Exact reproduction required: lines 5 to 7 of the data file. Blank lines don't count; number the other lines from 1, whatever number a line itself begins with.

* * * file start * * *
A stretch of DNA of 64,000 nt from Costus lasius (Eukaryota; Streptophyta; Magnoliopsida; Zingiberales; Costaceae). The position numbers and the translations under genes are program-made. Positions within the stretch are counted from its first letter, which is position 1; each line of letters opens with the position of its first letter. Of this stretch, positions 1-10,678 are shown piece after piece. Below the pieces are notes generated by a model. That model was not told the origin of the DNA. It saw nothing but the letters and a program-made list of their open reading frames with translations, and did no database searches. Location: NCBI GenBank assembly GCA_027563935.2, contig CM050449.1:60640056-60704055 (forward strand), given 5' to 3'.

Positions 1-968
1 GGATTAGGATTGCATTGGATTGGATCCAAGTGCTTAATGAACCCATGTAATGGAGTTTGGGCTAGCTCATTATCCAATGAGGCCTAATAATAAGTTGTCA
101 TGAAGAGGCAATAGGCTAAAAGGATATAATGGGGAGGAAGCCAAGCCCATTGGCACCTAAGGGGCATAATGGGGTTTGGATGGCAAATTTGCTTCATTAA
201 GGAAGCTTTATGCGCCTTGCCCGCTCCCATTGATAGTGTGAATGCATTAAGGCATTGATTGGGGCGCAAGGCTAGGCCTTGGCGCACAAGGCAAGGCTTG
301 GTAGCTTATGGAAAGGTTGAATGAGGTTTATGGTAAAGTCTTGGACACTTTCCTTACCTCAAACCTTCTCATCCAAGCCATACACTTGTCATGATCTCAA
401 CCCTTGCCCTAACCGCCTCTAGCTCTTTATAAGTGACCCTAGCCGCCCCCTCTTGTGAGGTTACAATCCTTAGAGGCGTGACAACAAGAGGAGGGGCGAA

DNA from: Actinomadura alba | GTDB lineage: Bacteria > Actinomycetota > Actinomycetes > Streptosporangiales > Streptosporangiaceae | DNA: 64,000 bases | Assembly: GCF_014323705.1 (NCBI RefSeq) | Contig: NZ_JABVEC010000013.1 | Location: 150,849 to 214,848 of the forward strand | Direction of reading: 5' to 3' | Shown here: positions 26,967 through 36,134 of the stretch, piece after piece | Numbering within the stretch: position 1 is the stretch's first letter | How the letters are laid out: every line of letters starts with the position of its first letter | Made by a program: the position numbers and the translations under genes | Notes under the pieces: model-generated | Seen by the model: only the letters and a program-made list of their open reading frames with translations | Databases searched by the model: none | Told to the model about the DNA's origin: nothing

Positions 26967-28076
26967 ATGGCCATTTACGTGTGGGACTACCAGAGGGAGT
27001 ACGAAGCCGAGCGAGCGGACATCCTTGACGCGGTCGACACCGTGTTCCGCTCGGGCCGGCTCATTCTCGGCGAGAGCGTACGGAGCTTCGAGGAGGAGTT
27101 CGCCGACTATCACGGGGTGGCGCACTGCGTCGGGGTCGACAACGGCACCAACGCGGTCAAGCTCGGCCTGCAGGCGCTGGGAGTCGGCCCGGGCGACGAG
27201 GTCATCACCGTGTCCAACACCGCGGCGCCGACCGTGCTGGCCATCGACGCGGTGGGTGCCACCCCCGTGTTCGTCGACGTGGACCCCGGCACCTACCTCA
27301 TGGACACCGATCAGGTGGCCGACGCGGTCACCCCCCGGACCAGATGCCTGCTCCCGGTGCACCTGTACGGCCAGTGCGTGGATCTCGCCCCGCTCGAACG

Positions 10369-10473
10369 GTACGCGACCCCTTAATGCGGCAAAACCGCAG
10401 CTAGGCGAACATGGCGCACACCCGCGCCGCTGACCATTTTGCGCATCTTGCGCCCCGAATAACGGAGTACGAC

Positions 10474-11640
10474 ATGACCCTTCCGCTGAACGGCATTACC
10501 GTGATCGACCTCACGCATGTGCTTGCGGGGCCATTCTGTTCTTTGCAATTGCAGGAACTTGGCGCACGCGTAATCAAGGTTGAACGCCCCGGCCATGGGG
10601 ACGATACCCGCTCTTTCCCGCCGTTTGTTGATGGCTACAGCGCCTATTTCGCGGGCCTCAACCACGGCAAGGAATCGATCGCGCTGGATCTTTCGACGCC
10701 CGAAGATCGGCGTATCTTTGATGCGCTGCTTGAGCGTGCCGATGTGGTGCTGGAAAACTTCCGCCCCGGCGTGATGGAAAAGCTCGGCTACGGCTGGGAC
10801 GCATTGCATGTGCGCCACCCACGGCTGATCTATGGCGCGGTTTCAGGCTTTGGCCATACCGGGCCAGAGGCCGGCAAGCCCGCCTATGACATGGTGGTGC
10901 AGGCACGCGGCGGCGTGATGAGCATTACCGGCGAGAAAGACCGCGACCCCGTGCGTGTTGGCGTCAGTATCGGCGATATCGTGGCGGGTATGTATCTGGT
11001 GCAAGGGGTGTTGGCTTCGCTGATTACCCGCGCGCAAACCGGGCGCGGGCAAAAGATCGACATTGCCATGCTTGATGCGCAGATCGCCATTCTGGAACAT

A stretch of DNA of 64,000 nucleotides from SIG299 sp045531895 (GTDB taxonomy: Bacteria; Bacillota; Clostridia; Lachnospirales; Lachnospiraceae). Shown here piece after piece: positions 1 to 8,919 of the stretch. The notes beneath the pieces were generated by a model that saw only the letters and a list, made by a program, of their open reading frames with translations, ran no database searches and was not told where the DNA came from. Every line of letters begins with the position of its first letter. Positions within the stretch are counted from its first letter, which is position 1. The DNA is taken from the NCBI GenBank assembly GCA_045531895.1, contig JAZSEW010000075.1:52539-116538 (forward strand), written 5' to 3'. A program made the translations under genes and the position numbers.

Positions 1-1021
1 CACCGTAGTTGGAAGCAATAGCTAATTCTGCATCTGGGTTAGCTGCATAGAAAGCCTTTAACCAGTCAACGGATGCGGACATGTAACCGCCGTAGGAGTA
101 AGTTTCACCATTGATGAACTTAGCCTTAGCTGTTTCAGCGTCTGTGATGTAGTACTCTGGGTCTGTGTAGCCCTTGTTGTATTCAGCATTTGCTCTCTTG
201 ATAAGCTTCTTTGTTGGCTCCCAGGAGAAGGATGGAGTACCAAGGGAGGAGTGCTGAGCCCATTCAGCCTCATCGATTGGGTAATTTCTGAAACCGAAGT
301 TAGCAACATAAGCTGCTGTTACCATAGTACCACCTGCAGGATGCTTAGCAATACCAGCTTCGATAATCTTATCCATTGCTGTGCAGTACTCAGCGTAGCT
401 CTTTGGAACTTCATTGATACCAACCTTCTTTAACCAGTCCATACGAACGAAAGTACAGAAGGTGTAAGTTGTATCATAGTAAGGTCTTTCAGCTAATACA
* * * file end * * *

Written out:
201 GGAAGCTTTATGCGCCTTGCCCGCTCCCATTGATAGTGTGAATGCATTAAGGCATTGATTGGGGCGCAAGGCTAGGCCTTGGCGCACAAGGCAAGGCTTG
301 GTAGCTTATGGAAAGGTTGAATGAGGTTTATGGTAAAGTCTTGGACACTTTCCTTACCTCAAACCTTCTCATCCAAGCCATACACTTGTCATGATCTCAA
401 CCCTTGCCCTAACCGCCTCTAGCTCTTTATAAGTGACCCTAGCCGCCCCCTCTTGTGAGGTTACAATCCTTAGAGGCGTGACAACAAGAGGAGGGGCGAA